A lot of the things that happen in my books happen to me. I’m a walking disaster. At least I can laugh at my mishaps and use them in a story! :)

What was your favorite chapter (or part) to write and why?
In Goody Two Shoes, I loved writing the scenes where Andrew comes up with the solution to what women really want from men—and then he inflicts it on his poor unsuspecting wife. Those scenes came from an argument I had with my husband, where he said that women’s expectations of men were seriously warped by the romance novels they read. (Yep, he’s still breathing, but only just!) I tried to explain to hubby that women aren’t dumb, they know fiction when they see it. Then I wrote about Andrew who DOESN’T recognize fiction when he sees it. I had a lot of fun with that!

How did you come up with the title?
The titles for my books walk into my head and take up residence until I write the stories…

Are there certain characters you would like to go back to, or is there a theme or idea you’d love to work with again?
Obviously I love the whole ‘stranger comes to town’ plot. I loved it enough to base my Invertary series on it. What can I say? I watched too many old Western movies as a kid! I also love the notion that you can’t control life. That having a plan is well and good, but really we aren’t in control of anything. I especially like it when my character’s plans are completely derailed and they get what they need, instead of what they want.

What has been the toughest criticism given to you as an author? What has been the best compliment?
It’s always hard when someone is critical of your work. You try to take it on board and find the part of the criticism that will make your work better. You have to analyze what people tell you against your work, to see if there is truth in it. And if there is, you work to improve in that area. The problem is that personal opinion often colours criticism and you have to filter that out before the criticism is useful. The same is true for compliments. It’s tempting when people tell you that you’re good at something, to think that you should ONLY do that thing. It makes you afraid of taking a chance or stepping out of your comfort zone. After riding an emotional roller coaster over reviews, I’ve decided that one thing, above all else, tells you whether you are on the right track or not—if people read one of your books and buy another. That’s all it comes down to. That’s the greatest compliment of all.

Do you have any advice to give to aspiring writers?
Work to your strengths and strive to improve your weaknesses. Don’t compare yourself to other writers—even if they are working in the same genre, they are writing their own stories in their own styles. Instead compare your current work to your last work and ask yourself if you have grown as a writer, if you have improved in your craft, if you have sweated a little more over this book than the last. That’s the way to put out the best work you can possibly put out. And it’s the only way you won’t insult your readers. Never be arrogant about your work, or your knowledge. There is always something you can learn from other writers. Take the time to look at what they do well and try it in your own work. Always strive to spend more time working on the quality of your writing, than on the marketing you’re doing. Some people say that you should only write if you enjoy it. I’m not so sure. There’s a lot about writing I enjoy, but there’s a lot that’s plain old hard work. If you’re serious about writing, you need to put in the time to do that hard work.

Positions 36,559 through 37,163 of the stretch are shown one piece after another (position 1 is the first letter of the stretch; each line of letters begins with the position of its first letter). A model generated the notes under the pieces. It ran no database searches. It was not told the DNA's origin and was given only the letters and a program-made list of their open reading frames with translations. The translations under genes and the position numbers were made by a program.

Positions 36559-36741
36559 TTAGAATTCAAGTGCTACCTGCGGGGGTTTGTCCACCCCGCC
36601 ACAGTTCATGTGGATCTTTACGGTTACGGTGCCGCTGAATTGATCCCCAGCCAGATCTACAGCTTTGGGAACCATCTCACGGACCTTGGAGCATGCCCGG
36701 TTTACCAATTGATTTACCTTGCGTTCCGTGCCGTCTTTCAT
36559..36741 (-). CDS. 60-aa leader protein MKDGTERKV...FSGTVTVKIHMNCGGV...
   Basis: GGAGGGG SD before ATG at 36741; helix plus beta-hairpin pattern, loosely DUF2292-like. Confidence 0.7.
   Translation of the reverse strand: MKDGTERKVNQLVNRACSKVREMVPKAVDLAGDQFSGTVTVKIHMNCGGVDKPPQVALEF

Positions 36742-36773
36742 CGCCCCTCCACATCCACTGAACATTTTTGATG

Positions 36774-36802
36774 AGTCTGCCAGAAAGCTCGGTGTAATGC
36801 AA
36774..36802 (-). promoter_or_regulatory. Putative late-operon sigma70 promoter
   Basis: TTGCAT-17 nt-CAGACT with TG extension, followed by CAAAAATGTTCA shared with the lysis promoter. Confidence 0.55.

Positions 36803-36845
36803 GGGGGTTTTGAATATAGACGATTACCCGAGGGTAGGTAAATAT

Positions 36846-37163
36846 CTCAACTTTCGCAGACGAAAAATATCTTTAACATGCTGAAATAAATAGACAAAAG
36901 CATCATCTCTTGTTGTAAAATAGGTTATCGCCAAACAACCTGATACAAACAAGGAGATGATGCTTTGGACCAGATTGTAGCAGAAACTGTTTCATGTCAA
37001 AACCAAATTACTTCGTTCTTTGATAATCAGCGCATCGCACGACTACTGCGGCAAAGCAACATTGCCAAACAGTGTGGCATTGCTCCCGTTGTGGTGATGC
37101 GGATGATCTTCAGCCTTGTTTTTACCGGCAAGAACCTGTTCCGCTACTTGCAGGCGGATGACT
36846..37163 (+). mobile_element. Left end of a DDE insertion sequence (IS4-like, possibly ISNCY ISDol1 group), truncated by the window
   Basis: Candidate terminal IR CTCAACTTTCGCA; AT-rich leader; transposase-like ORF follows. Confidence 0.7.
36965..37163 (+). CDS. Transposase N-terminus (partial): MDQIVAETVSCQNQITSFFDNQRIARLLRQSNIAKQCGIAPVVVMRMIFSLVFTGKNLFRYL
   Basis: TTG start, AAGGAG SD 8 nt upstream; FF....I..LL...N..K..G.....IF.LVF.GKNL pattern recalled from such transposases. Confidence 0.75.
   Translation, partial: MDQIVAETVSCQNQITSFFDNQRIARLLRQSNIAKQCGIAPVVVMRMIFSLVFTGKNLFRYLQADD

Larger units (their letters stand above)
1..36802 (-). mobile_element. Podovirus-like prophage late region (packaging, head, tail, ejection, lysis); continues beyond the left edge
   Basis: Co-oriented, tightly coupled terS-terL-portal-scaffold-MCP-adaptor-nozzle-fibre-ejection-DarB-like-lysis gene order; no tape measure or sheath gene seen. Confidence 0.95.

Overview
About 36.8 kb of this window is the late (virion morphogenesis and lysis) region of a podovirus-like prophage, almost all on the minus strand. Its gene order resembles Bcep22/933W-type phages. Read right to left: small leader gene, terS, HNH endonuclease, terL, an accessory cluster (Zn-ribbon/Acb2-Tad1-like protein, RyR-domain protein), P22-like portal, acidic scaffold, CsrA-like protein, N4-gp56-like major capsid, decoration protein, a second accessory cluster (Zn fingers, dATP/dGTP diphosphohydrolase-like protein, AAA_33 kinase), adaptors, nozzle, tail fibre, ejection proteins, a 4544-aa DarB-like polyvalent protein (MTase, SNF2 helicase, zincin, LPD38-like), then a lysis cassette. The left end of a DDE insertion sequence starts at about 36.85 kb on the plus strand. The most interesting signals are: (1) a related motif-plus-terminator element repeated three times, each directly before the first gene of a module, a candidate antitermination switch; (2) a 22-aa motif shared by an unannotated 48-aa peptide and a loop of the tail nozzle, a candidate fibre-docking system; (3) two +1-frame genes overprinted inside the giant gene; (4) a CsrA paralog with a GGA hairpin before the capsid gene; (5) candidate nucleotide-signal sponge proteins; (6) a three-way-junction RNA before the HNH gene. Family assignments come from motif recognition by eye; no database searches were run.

Is there anything that you would like to say to your readers and fans?

When I finish each of my books and send them out into the world, I am absolutely convinced that I’ve done a terrible job and that no one will want to read them! Then people read them and write to me to tell me how much they enjoyed them. It’s a very humbling experience hearing that people liked your books. And it’s a huge encouragement too. So thank you for reading my work!

I was born in Scotland and now I live in New Zealand. I've been here almost eleven years and I absolutely love it! I'm married to a lovely Dutch man who tolerates the fact I make fun of him on my facebook page. I have two adorable little girls and several mad animals that eat up a lot of my time during the day. This means I do all my writing in the dark when everyone is asleep. I put on some music and entertain myself with stories of people falling in love. It's such fun to watch the characters screw up from the comfort of my wee office! I'm a trained artist, an ex-teacher and travel junkie. But most of all - I LOVE to talk to people! So if you want to contact me, feel free.

Lingerie Wars (Invertary #1)

Englishman Lake Benson loaned his life savings to his dippy sister so that she could buy a shop. It was a big mistake. His sister has been steadily flushing his money down the drain – and now he wants it back. Years in the special forces taught Lake that if you want a job done, do it yourself. So he steps in to make the shop profitable, sell it and get his money back. The only problem is, the business is an underwear shop. And all Lake knows about underwear can be summed up in how fast he can unsnap a bra. To make matters worse, the tiny highland town already has a lingerie shop. A successful one, run by an ex-lingerie model. A very gorgeous ex-lingerie model, who’s distracting him from his mission more than he’d like to admit. If Lake wants to get his savings back, and get out of Scotland, he only has one option – wipe out the competition.